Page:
At the same time, he sought, in his accounts of interviews with jihad-supporting Dutch Muslims, to dance smoothly around their actual horrifying beliefs and objectives and to make them come off as reasonable social critics. Masterfully, Buruma strove to avoid such ticklish topics as honor killing, female genital mutilation, forced marriage, and the jihadist determination to destroy individual freedom, banish women’s equality, and execute gays, apostates, and rape victims.

Buruma’s argument was that Dutch society should seek an “accommodation with the Muslims” that, among other things, would involve turning a blind eye to Muslim men’s “discrimination” against Muslim women. (Never mind that that “discrimination” routinely involves physical abuse, sometimes up to the point of murder.)

The Times loved every bit of it. And ever since, Buruma has been the Times‘ go-to guy on the Netherlands.

So it was that on March 10, the Sunday prior to the Dutch elections, the Times ran a piece by Buruma. His argument:

Populism is sweeping across the Western world. Populists of the right like Marine Le Pen in France and Geert Wilders in the Netherlands are different in some ways, but they have a few important things in common: They despise the European Union and see Muslim immigrants and refugees as an existential threat to national identities — or what some now grandly choose to call “Judeo-Christian civilization.”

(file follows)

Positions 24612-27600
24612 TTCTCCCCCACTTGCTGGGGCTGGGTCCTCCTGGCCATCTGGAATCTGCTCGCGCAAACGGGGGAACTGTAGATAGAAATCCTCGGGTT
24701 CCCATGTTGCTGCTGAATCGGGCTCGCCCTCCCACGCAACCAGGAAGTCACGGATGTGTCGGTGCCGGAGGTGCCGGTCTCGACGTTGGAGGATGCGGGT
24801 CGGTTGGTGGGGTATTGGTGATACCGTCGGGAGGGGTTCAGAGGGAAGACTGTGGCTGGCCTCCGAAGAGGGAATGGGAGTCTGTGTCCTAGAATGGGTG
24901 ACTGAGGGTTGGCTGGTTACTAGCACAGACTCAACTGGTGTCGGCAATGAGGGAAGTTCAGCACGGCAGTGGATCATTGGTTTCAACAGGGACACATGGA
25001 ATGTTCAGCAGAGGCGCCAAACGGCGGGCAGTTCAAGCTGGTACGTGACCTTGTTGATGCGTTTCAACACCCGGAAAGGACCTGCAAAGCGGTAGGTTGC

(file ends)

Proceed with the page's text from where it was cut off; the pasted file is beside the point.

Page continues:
Sorry, but Judeo-Christian civilization is grand. Though obviously not to Buruma.

And he certainly doesn’t consider Wilders grand, or anything like it. No, he calls him “zany.” He speaks of Wilders’ “agitated opinions on immigrants, Islam and the European Union.” Well, some of us think it’s about time that more European politicians got “agitated” about these topics. Buruma even manages to sneer at Wilders’ “bizarre dyed hair and crass speeches and tweets.” (Remind you of anything?) He depicts Wilders as a cynical pol who “uses gay rights and gender equality as sticks to beat Muslims by characterizing them as less tolerant.”

Note the slick, disgusting rhetoric there: Wilders — who, as far as we know, has never physically beaten any Muslim — is described as beating people who themselves have been taught that they have the right not just to beat their wives and daughters but to rape uncovered females; the right not just to beat gays and Jews but to put them to death in the name of Allah. And his support for gay rights and women’s equality is presented, on no evidence whatsoever, as patently cynical.